A few of the things you can do to encourage raccoons to stop visiting your property include:
Remove brush piles and dead trees from the area. These types of places serve as habitat for raccoons. Without a place to retreat for the night or raise young, most raccoons will move off in search of greener pastures.
Eliminate easy food sources. This means not only securing the lids on your trash cans, but also cleaning up all the spilled bird seed in your yard. You should also stop feeding your dog or cat outdoors if that is your custom.
Consider leaving outdoor lights on or installing motion-detectors on your existing lights. Raccoons are nocturnal and secretive animals, who will generally avoid well-lit areas in favor of dark ones.
Drain anything with standing water. Raccoons may not only visit bird baths or rain-filled plastic buckets for water, but they may also be drawn to the frogs, insects and other creatures attracted to these resources.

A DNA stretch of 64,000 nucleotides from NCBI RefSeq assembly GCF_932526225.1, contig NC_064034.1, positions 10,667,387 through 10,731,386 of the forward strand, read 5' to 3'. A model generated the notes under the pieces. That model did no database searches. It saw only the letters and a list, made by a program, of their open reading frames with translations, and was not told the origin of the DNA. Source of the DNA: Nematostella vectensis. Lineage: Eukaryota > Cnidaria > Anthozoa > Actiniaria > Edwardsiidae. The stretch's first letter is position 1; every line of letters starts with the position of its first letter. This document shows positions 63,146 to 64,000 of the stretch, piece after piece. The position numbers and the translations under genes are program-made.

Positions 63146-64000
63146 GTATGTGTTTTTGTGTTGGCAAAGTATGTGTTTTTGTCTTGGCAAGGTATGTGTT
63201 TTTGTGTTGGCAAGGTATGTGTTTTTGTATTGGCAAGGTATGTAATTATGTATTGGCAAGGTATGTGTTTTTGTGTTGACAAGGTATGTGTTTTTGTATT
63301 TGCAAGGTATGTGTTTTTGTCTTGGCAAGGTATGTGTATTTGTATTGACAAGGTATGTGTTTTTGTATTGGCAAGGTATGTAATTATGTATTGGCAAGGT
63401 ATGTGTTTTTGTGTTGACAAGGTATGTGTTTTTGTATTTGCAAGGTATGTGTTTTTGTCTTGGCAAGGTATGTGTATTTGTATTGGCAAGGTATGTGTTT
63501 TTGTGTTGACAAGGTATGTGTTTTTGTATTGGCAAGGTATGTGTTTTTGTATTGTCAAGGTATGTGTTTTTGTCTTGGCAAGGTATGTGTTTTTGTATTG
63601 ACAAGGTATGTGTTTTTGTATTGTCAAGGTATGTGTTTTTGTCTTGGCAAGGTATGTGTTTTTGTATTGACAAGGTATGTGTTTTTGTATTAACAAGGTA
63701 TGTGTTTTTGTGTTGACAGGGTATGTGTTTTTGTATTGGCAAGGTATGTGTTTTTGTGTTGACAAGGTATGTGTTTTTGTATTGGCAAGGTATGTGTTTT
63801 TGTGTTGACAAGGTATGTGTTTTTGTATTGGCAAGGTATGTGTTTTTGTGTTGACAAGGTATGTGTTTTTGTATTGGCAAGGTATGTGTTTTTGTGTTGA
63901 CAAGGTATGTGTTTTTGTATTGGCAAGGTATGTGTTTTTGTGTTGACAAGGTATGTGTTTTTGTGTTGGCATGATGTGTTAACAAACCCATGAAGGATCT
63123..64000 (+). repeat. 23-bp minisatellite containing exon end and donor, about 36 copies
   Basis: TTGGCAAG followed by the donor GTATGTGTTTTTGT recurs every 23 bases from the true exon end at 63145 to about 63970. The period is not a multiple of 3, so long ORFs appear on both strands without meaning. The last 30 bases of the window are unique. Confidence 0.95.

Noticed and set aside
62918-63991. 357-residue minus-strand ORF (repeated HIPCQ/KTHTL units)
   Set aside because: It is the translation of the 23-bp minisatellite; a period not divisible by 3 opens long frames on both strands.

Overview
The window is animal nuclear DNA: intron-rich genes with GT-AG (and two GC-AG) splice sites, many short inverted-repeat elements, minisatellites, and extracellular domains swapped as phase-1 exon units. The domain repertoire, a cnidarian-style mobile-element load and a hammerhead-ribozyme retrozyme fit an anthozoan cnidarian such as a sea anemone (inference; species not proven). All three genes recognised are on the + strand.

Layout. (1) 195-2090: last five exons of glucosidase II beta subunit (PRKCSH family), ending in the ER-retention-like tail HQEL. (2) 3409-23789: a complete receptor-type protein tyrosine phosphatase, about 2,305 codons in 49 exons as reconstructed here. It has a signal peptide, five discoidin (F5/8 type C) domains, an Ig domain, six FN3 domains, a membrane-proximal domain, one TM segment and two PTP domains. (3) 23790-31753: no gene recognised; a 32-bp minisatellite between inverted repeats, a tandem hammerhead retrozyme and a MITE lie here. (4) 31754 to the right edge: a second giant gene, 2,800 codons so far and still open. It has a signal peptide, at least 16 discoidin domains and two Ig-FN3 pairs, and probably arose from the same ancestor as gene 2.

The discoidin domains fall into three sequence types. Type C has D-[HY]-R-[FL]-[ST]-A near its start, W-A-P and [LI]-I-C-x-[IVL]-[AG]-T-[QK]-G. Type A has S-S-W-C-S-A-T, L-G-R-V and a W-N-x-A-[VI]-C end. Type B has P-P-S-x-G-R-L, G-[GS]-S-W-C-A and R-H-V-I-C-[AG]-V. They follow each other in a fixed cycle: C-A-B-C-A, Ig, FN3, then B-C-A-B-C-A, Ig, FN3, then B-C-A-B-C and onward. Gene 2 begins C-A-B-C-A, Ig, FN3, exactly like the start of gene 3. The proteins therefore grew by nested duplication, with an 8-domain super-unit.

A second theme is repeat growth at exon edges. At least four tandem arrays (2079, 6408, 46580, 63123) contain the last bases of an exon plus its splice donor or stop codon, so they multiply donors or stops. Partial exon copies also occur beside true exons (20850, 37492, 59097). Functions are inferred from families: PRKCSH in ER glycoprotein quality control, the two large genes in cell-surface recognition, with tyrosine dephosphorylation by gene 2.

Safety and the Law When it Comes to Raccoon Traps
Always be sure that you know the proper way to set and release a trap before heading outside to place it.
Most modern traps are designed to be easy to use, but people still make mistakes that can result in broken fingers and other injuries.
Additionally, be sure you have a plan for humanely dispatching the raccoon ( a .22-caliber firearm is the most common method), once your trap proves successful.
Some general rules for handling raccoon traps:
Do not interact with a raccoon directly, as they can carry a number of dangerous diseases, including rabies.
Never touch a live raccoon and always wear gloves when it is necessary to handle a dead one.
Be sure to wash your hands thoroughly after disposing of the racoon properly.
Ensure that you stay on the right side of the law.
Different states enforce different laws regarding the trapping of raccoons, so be sure to do your homework before purchasing your traps. If you aren’t sure where to start your search, begin with your state’s Department of Natural Resources of Fish and Wildlife Department.
Have you ever had a problem with raccoons? How did you go about trapping them without harming any dogs in the process? We’d love to hear about your experiences in the comments below.